Theory and Practice of Sharpness in Digital Images
by Jeffrey Sward
 
Sharpness Theory
 

Direct unaltered digital images appear unsharp, regardless if the source of the image is digital capture or scan of a film original.  The reason unaltered digital images appear unsharp is that human "perceived sharpness" is quite different than "actual sharpness."  The physiological basis of the "perceived sharpness" effect is common to both film and digital images and is beyond the scope of this discussion.  In order to increase the human "perceived sharpness" various digital image sharpening methods have been devised, as described in the next section. 

 
Sharpening Methods for Digital Images
 

Early in the development of digital imaging various algorithms ("sharpening methods") were created to increase the "perceived sharpness" of digital images. 

Direct digital image capture systems (such as digital cameras) usually include sharpness settings.  For example, the sharpness settings are often "low-medium-high" or "low-regular-high."  In almost all cases, the "low" setting actually results in not altering the original image pixels whereas the "medium" or "regular" settings result in alteration of the original image pixels by application of a sharpening algorithm.  Raw image format often bypasses the sharpness settings. 

Scanner software often includes sharpening options.  In general the "sharpening off" setting results in no alteration of image pixels where the "sharpening" setting results in the application of a sharpening algorithm. 

The Photoshop image editor has several sharpening algorithms, such as "unsharp mask," and "smart sharpen."  Third party sharpeners exist, such as Nik Sharpener Pro. 

 
Workflow Best Practices and Sharpening Strategies
 

Most literature on digital photographic workflow suggests that the best practice is: "apply all sharpening as the last step.  Perform all image edits on an unsharpened image."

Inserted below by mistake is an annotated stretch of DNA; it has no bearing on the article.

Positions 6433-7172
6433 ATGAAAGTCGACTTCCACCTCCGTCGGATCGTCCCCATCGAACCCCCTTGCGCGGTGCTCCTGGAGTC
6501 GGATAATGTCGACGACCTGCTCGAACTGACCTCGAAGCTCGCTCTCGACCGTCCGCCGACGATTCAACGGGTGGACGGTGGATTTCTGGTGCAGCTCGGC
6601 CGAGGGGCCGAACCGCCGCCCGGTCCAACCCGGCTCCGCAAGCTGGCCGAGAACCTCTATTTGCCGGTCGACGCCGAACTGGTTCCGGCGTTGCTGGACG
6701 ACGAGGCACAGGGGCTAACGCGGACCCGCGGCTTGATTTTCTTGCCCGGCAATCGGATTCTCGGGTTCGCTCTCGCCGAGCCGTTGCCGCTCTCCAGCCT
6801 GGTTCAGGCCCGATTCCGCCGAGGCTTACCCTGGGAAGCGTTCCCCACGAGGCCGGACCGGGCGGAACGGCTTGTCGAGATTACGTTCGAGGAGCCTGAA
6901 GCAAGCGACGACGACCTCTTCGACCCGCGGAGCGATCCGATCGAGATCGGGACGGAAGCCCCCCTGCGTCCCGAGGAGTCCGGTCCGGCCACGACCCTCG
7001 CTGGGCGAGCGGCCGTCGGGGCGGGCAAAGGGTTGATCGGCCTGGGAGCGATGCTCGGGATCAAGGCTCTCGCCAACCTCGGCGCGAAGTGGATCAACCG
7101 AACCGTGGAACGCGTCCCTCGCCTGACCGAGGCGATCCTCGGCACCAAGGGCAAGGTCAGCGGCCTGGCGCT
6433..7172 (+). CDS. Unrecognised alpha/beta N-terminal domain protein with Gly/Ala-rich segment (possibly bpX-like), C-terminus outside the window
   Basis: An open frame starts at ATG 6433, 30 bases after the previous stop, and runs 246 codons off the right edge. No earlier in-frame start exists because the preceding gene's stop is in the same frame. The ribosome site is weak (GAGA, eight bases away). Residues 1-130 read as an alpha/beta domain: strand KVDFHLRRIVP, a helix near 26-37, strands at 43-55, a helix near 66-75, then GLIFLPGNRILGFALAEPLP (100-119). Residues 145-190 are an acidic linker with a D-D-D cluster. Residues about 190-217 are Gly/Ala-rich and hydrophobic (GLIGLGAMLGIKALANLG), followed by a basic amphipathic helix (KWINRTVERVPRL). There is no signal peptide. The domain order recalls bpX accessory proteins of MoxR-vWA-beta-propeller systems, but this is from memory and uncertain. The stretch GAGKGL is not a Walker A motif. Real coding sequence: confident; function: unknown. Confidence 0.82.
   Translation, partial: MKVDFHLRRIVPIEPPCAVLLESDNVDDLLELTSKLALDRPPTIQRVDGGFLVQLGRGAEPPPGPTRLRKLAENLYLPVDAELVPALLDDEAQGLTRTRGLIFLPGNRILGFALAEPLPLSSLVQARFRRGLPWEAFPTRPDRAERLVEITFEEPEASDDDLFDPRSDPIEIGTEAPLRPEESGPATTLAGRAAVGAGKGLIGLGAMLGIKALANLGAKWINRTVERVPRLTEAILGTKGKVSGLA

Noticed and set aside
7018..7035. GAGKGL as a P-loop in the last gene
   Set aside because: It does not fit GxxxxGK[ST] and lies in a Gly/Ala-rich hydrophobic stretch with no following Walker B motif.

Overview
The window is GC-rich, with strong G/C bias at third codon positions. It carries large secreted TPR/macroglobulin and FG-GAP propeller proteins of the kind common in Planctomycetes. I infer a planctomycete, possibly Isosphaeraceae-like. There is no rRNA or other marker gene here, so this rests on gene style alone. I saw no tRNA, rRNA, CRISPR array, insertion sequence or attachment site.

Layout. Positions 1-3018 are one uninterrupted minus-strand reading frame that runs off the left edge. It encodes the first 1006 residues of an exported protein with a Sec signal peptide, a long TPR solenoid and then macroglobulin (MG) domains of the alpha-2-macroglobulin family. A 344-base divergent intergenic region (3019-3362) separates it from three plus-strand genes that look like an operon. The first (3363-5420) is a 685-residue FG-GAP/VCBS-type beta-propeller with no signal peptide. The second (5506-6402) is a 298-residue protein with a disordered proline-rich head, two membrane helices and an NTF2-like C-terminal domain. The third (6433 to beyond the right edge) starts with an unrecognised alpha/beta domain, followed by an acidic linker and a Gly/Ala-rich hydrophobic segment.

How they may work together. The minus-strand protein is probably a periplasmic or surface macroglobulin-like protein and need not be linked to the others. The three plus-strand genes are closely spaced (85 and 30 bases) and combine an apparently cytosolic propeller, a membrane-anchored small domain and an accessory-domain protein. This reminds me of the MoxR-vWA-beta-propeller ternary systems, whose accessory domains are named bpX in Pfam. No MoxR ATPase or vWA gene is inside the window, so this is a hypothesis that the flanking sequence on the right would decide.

Direct comparison tests by this photographer using the same edits on the same image, starting both with an unsharpened original and a sharpened original have verified that the best practice appears to be as noted above, "apply all sharpening as the last step."

Most literature on digital photographic workflow also suggests that the sharpening algorithms available in Photoshop are superior and more versatile than any of the sharpening algorithms in either scanning software or digital cameras.

Therefore, this author's workflow pertinent to sharpening implements these best practices as follows:
  1. For film scans, apply no sharpening at scan time
  2. For digital image capture, set sharpening at the lowest level, resulting is the least alteration of original pixels.  (Although in most incarnations this should not affect raw mode image capture). 
  3. For digital image capture, use raw mode and do not apply sharpening when converting the raw image into Photoshop internal format. 
  4. Apply all edits on the unsharpened image and hence create the resulting image master file as an unsharpened image.  Master file image format is Photoshop internal, a lossless format. 
  5. When preparing a print, make a separate print file using "save as" from the image master.  Apply sharpening to the print file according to the image size as rendered in the print.  Print file image format is Photoshop internal, a lossless format.  Using "save as" again, render the print file as a lossless tiff.  Note: recent tests by this author has demonstrated that the default settings, with correct print size, for Nik Sharpener Pro for "Lab Photographic" are highly effective.
  6. When preparing a digital file for direct publication, image editors generally prefer a lossless tiff with no sharpening applied.  The image editors subsequently apply their own sharpening algorithms which match the local printing requirements. 
  7. When preparing an upload file for stock, often a degree of sharpness is expected, especially for the jpeg format. Make a separate upload file using "save as" from the image master.  Apply sharpening to the upload file according to the assumptions described in the summary section above.  Upload file image format is Photoshop internal, a lossless format.  Using "save as" again, render the upload file as a jpeg at compression level 12, a lossy format.  This is the only point in which jpeg format is introduced, thereby introducing the slight jpeg compression degradation only once as the last step.
 

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